Seoul stocks rose sharply to finish near day's highs amid eased inflation concerns. The Kospi soared 39.12 points, or 1.3 percent, to 3,082.99, with steel and tech stocks pacing the gainers on institutional buying.


European stocks are moving higher for the third straight day on Wednesday, with the latest PMI data and U.K. finance minister Rishi Sunak's budget speech in focus.

IHS Markit's final February Composite Purchasing Managers' Index for the eurozone economy rose to 48.8 from January's 47.8, while the services PMI has been finalized at 45.7, up slightly from January's 45.4.

Britain's treasury chief Rishi Sunak said in a tweet he will announce a three-part plan to "protect the jobs and livelihoods of the British people" when he delivers his budget to Parliament later in the day.

While the German DAX Index is up by 0.4 percent, the U.K.'s FTSE 100 Index and the French CAC 40 Index are both up by 0.3 percent.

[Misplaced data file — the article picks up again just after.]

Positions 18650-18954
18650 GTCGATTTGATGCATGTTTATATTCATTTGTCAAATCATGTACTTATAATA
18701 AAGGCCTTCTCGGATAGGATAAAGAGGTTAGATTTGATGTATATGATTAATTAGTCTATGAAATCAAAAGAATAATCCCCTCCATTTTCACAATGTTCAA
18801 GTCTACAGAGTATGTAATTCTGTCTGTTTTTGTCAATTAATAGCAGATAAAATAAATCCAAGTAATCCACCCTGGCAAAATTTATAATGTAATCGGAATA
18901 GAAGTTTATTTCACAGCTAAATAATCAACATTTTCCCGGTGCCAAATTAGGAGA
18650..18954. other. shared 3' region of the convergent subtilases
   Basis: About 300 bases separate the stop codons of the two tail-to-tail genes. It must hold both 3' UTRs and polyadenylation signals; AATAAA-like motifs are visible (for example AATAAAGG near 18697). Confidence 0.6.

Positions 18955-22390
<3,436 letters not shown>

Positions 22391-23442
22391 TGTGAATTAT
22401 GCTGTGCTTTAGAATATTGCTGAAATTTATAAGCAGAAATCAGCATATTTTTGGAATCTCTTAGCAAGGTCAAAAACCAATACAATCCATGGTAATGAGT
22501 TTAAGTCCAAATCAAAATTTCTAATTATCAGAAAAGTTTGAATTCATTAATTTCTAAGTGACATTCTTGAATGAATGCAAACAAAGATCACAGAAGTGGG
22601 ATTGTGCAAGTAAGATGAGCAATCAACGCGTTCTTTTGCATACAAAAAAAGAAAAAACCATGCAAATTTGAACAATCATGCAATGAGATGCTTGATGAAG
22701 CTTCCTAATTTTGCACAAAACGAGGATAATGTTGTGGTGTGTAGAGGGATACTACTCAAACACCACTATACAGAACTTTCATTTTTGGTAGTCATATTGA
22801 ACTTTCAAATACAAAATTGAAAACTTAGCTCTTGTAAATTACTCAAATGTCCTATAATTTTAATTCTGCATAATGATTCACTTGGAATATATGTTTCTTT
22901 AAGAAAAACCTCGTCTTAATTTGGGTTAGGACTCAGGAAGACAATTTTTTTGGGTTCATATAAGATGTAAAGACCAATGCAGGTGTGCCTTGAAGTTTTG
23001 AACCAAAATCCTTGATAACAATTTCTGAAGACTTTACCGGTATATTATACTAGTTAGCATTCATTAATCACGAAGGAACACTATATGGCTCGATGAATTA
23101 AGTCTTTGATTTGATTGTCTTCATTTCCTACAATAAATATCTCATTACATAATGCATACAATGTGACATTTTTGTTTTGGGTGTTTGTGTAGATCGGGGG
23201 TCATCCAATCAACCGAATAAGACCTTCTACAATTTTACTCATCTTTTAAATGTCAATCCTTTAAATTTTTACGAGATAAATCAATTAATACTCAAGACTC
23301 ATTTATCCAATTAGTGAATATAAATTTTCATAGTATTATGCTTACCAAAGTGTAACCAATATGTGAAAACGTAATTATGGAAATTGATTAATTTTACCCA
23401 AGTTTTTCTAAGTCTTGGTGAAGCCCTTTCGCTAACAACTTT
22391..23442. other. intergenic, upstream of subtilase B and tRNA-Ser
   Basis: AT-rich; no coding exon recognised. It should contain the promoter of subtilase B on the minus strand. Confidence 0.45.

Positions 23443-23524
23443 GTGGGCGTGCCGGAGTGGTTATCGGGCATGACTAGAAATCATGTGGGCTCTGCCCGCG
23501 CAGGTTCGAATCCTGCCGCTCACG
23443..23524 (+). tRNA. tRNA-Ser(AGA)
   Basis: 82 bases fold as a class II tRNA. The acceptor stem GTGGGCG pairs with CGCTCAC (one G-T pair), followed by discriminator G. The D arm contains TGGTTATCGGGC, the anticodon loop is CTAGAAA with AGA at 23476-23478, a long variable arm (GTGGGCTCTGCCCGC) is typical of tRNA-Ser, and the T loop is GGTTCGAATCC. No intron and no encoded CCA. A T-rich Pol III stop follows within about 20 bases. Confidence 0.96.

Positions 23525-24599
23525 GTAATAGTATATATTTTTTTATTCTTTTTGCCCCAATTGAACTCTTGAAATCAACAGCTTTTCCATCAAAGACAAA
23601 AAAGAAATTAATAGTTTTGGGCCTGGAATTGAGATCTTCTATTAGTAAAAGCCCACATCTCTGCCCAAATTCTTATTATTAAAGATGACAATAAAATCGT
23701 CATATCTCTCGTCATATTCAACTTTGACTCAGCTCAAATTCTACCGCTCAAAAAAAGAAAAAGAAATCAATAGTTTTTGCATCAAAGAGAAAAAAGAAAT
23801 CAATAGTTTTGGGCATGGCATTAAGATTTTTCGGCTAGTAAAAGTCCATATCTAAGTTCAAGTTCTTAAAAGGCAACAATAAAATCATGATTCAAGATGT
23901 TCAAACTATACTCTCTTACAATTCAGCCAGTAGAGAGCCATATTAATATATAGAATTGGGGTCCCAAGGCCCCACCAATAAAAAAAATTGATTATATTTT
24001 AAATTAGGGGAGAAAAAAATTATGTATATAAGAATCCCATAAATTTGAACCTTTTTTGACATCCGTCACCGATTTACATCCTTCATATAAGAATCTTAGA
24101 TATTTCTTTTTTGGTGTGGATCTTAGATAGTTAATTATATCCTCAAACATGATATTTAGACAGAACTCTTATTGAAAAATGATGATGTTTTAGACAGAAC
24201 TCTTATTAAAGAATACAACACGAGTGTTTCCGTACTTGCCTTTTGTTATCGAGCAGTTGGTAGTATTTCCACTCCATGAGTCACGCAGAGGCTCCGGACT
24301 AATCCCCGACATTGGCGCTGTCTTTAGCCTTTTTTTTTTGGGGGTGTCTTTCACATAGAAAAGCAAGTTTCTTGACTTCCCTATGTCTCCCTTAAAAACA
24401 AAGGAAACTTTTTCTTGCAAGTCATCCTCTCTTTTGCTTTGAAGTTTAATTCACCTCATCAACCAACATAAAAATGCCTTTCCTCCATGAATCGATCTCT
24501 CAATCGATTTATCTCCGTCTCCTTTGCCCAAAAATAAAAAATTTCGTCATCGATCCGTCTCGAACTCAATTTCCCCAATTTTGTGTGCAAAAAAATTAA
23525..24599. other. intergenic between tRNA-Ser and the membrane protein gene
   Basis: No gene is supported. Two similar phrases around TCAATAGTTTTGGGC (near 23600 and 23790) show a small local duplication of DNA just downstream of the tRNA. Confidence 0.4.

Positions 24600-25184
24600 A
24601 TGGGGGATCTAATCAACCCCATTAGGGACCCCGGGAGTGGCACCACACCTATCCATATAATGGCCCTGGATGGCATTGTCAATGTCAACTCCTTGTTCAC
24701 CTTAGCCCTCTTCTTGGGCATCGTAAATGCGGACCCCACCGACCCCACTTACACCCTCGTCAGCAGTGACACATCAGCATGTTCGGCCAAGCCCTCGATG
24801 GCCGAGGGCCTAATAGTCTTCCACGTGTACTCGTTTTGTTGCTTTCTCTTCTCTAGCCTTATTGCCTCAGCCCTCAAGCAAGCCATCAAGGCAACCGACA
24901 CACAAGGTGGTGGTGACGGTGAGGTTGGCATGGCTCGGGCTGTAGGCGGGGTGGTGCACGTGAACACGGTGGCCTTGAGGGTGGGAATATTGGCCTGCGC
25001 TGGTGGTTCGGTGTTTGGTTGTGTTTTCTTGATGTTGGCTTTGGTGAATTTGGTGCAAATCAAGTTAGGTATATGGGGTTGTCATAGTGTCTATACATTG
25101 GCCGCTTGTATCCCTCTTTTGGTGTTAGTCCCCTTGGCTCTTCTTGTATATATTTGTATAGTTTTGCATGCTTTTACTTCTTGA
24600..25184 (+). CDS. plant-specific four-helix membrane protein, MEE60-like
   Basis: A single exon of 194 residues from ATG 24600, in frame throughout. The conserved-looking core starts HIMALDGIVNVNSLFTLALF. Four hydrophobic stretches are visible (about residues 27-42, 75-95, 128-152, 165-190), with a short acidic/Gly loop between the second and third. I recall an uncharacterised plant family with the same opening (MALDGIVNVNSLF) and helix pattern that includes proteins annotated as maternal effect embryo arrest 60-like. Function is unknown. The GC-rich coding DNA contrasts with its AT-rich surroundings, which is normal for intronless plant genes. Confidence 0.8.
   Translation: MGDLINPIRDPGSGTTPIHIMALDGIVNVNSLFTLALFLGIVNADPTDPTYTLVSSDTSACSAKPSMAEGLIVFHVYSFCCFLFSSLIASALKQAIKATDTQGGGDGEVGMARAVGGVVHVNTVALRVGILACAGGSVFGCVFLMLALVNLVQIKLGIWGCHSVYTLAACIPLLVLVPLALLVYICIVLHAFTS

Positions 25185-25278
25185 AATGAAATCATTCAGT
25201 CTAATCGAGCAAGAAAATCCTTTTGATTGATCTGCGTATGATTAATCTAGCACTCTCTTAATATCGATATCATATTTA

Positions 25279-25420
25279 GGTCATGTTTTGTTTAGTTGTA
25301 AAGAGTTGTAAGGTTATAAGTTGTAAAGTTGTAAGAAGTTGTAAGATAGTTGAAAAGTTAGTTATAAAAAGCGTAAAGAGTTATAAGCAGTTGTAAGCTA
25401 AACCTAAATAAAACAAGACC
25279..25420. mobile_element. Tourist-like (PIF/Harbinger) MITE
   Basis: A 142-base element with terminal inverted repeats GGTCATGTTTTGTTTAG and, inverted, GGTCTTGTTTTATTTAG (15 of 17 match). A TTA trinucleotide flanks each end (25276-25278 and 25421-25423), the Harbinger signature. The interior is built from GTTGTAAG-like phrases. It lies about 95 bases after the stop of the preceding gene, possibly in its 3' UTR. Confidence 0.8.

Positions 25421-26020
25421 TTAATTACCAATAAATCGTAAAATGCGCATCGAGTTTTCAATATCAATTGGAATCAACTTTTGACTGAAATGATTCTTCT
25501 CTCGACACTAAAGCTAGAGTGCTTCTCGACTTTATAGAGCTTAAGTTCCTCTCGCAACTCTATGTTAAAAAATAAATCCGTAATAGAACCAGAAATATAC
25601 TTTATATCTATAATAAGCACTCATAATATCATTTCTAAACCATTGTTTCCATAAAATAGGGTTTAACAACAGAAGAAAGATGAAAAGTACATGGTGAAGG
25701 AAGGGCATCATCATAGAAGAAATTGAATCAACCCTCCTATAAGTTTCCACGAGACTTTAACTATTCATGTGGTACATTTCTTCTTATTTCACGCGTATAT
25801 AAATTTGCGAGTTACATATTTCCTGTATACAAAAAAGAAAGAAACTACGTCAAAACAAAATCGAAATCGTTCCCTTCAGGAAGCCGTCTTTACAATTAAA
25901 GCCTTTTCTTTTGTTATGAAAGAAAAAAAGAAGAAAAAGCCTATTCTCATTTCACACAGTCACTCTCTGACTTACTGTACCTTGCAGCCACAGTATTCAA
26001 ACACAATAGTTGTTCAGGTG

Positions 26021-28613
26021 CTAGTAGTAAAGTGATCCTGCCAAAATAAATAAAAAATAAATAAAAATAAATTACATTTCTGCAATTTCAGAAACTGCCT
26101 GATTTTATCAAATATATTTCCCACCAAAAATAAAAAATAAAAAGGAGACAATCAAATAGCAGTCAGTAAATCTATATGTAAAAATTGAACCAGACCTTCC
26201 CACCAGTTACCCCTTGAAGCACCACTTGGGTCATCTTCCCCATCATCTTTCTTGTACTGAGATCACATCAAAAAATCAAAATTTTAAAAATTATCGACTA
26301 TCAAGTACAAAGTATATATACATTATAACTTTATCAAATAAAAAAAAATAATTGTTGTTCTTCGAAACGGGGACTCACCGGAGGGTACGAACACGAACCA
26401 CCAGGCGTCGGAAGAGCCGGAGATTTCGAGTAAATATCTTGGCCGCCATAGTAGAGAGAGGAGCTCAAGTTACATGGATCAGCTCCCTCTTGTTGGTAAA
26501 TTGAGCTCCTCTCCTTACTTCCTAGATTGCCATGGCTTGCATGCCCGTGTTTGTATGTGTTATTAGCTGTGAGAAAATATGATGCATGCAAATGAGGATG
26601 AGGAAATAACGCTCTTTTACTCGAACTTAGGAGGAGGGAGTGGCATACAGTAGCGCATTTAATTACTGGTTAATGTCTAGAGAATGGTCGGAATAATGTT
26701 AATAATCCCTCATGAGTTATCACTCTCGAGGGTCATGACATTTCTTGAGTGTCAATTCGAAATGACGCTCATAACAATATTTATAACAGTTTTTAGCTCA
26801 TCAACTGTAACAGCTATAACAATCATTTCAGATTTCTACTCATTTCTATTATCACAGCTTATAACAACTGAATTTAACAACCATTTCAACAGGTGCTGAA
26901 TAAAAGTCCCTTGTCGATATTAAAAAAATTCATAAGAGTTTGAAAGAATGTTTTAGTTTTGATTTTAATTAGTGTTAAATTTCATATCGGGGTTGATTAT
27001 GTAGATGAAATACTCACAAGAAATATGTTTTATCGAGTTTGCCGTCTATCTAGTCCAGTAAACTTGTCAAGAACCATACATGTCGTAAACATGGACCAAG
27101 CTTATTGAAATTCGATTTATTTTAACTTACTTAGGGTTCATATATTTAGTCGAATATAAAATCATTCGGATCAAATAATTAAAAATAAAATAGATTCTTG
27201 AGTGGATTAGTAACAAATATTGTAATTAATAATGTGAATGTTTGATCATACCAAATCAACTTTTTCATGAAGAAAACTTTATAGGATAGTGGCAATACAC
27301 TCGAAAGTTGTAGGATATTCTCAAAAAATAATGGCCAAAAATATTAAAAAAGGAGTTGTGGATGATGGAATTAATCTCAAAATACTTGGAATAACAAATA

Miners Anglo American, Antofagasta and Glencore have moved to the upside on hopes for a quicker economic recovery from the coronavirus pandemic.

Oil & gas firm BP Plc, Total SE and Royal Dutch Shell have also advanced as oil prices rise amid signs of progress in the Covid-19 vaccine rollout in the United States. Banks are also trading broadly higher.

British housebuilder Persimmon has shown a strong move to the upside despite reporting lower pre-tax profit and revenue in 2020.

Polymetal has also risen after it posted record high net earnings of $1.1 billion in 2020 on stronger global prices for precious metals.

Daily Mail and General Trust shares have also moved higher. The company said that its Consumer Media business, dmg media, has acquired New Scientist, a science publishing title, from a consortium of individual investors led by Bernard Gray, for 70 million pounds in cash.